AHRENS-FOX FIRE ENGINE COMPANY
The catalogs of the Ahrens-Fox Fire Engine
Company alluded to the fact that their company was directly connected to the
inventor of the steam pumper. This claim was made because in 1868 they had
bought the business from Lane and Bodley who had, in 1862, bought out Alexander
B. Latta (1821-1865). Latta has long been touted as the first inventor of the
steam fire engine, (the Uncle Joe Ross in 1852). This claim has since been disproved.
John Braithwaite in 1828 built an experimental steam fire engine in London. He
along with John Ericsson had, by 1833, built 4 more engines that were used in
France, Russia, and Berlin. Paul R. Hodge produced a steam fire engine in N.Y. in
1840-41. Like most myths this one will no doubt continue.
In March of 1852, a Cincinnati locksmith named Abel Shawk, a railroad locomotive builder named Alexander Bonner "Moses" Latta, and a iron-foundry owner named Miles Greenwood, joined forces to build the world's first successful steam-powered fire engine. Their demonstration was so successful the city of Cincinnati contracted with them to build a fire engine for them. Shawk's quick-steaming boiler, which could heat the water to steam in under 10 minutes, made the steam fire engine practical., while Latta lent his locomotive expertise to the steam engine, pump, and chassis.
Shawk and Latta, along with Latta's brothers Edmnundson and Finlay Latta formed the A. B. & E. Latta "Buckeye Works" to build the engine. Greenwood's factory was used to build the engine called the Uncle Joe Ross after the city councilman who had championed the building of the engine.
Miles Greenwood, who was also a city councilman, became the city's (thus the worlds) first professional paid fire chief running the first paid fire department.
The Ross was so popular that in 1854 the citizens of Cincinnati raised the funds to buy a second fire engine aptly named Citizen's Gift.
There was a young apprentice working for Shawk and Latta in their factory by the name of Chris Ahrens. When Shawk and Latta sold their business in 1863 to Lane & Bodley, a local machine shop, Chris Ahrens became superintendent of fire engine construction. Five years later Ahrens bought out the Latta fire engine business, renaming it C. Ahrens & Co.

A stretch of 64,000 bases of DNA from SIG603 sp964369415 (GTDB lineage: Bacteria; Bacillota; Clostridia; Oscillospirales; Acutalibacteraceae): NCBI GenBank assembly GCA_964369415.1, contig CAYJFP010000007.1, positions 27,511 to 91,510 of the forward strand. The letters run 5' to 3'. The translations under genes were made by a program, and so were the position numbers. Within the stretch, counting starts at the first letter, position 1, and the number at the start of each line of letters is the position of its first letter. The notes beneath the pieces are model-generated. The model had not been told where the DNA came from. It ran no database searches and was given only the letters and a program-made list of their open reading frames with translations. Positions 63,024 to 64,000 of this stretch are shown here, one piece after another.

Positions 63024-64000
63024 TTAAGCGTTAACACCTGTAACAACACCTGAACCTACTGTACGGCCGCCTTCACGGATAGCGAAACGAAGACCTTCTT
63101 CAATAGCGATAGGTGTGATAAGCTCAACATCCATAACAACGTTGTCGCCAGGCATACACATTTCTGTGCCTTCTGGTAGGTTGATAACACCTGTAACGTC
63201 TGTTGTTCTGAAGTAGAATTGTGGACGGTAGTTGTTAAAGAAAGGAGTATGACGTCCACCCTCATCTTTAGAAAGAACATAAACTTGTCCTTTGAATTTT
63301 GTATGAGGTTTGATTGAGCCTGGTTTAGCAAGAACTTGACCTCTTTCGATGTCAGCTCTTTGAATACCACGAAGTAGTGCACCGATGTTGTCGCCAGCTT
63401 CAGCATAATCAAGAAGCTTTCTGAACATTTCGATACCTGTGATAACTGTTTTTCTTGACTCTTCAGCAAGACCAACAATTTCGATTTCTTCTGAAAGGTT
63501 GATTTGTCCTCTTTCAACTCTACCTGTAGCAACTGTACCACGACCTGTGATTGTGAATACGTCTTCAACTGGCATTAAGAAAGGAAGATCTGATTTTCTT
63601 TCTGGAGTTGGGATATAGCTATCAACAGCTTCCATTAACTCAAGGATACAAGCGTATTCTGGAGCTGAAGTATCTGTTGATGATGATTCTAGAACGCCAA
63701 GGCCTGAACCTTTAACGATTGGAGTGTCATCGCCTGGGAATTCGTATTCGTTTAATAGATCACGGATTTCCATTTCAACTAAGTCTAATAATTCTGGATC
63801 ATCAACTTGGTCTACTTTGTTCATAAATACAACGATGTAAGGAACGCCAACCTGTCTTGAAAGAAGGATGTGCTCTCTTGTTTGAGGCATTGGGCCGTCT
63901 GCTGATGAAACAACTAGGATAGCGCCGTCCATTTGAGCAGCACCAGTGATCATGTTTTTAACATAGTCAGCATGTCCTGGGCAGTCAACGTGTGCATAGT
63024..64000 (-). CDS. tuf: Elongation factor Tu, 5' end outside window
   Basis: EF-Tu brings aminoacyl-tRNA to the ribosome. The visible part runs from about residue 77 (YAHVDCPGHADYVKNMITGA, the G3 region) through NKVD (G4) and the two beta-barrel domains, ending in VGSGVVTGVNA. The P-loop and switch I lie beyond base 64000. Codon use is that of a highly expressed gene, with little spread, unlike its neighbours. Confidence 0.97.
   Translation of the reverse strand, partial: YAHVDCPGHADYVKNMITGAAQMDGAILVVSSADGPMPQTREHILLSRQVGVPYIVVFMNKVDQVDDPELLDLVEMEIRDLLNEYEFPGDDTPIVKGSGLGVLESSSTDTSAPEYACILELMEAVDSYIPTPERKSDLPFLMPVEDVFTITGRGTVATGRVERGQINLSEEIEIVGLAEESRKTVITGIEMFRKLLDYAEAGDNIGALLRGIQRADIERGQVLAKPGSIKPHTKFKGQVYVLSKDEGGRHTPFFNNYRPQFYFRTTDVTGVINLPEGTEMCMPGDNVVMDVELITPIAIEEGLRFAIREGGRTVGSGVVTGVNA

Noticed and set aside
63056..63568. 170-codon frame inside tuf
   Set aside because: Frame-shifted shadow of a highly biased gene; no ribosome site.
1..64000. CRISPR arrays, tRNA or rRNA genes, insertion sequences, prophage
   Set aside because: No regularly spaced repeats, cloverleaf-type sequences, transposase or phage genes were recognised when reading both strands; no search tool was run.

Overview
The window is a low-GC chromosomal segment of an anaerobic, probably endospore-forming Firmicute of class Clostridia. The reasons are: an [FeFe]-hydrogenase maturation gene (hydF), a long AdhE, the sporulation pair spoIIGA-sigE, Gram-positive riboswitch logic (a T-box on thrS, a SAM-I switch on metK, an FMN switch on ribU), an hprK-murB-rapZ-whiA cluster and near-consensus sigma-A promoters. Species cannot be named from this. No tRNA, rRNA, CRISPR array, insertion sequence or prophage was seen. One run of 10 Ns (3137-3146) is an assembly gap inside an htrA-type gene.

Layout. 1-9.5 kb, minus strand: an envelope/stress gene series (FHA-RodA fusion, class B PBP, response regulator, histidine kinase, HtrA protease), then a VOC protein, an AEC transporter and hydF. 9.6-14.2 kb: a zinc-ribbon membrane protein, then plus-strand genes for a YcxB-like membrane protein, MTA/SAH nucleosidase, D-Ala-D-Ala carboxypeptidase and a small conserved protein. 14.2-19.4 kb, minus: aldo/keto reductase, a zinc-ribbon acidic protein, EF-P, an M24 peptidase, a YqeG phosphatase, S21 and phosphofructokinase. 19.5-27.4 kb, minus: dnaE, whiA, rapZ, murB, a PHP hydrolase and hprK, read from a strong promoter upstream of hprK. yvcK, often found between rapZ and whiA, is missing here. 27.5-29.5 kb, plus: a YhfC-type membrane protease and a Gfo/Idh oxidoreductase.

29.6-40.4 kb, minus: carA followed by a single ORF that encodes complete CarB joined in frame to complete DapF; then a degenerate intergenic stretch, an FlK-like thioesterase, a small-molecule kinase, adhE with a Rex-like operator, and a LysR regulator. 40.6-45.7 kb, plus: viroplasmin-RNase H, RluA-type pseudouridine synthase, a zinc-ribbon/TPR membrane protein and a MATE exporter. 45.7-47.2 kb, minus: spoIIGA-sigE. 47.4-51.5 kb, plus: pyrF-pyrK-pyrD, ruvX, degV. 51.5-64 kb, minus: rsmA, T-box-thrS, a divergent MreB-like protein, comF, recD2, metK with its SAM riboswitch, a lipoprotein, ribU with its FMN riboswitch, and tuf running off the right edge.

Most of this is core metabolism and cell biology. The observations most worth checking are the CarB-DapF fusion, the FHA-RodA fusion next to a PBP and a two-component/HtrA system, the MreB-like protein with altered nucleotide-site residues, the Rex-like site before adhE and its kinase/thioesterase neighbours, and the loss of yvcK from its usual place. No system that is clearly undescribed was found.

Lane & Bodley. John & Water Streets 1894 Ad.
Lane & Bodley Fire Engine
Foundry Boiler Shop Finishing Shop
In 1877, Ahrens renamed his company the Ahrens Manufacturing
Company. By 1903, Ahrens fire engines held every world record for steam fire
engine performance. When one was broken a new Ahrens engine would set a new
In 1891 Ahrens merged with three of its biggest competitors to form American Fire Engine Company. Chris Ahrens' son-in-law, Charles Hust Fox, left his position as assistant Chief of the Cincinnati Fire Department to join the Ahrens firm. One of Mr. fox's innovations was the Fox Vertical Water Tube Boiler, which could raise steam from cold water in 3 minutes, and the "Columbian' steamer, the world's first pumper to carry its own hose. Before this a steamer required a separate hose wagon to carry its hoses. In 1902 Fox helped develop the world's first gasoline-powered fire engine.
In 1905 after a protracted legal battle, the Ahrens family separated the company from the conglomerate that had grown over the years. It became the Ahrens Fire Engine Company. The company's new type of fire engine was the "Continental", it was third in sales and again garnered every world record, delivering the highest gallons per minute, the greatest pressure, pumping through the longest length of hose lines, and shooting streams further and higher than any other make of steamer of the day.
Ahrens machine shop in 1905 Located at Alfred & Cook Sts.
Ahrens name patch
In 1910 the company became the Ahrens-Fox Fire Engine Company. They
introduced the first gasoline powered fire engine in 1911.
The company lasted until the last fire engine left the factory in 1953 on Christmas Eve. Spare parts continued to be supplied for the next 37 years.
The 2nd image below is a model of Latta's first engine. (Cincinnati Fire Museum). The 3rd image shows the original 3 wheel design of Latta's in this engine called Deluge. It was designed for engine house #10 at the corner of Third and Lawrence shown in 1868. The fourth was taken in 1870. The next row down shows what happens when a building collapses on top of a fire engine. The building to the right is the Cincinnati Hotel which was located at 821 Sycamore St.
Alexander Latta Model of 1st Fire Engine 1868-3rd and Lawrence Sts. 1870 Fire Engine
Spring Grove Factory
Factory at 22-26 Webster St Piston Pumper
Old Joe Ross Continental Delivery Test Pump and Hose Car
Test or Demonstration
Continental delivered to Detroit Michigan.
Ahrens print ads 1894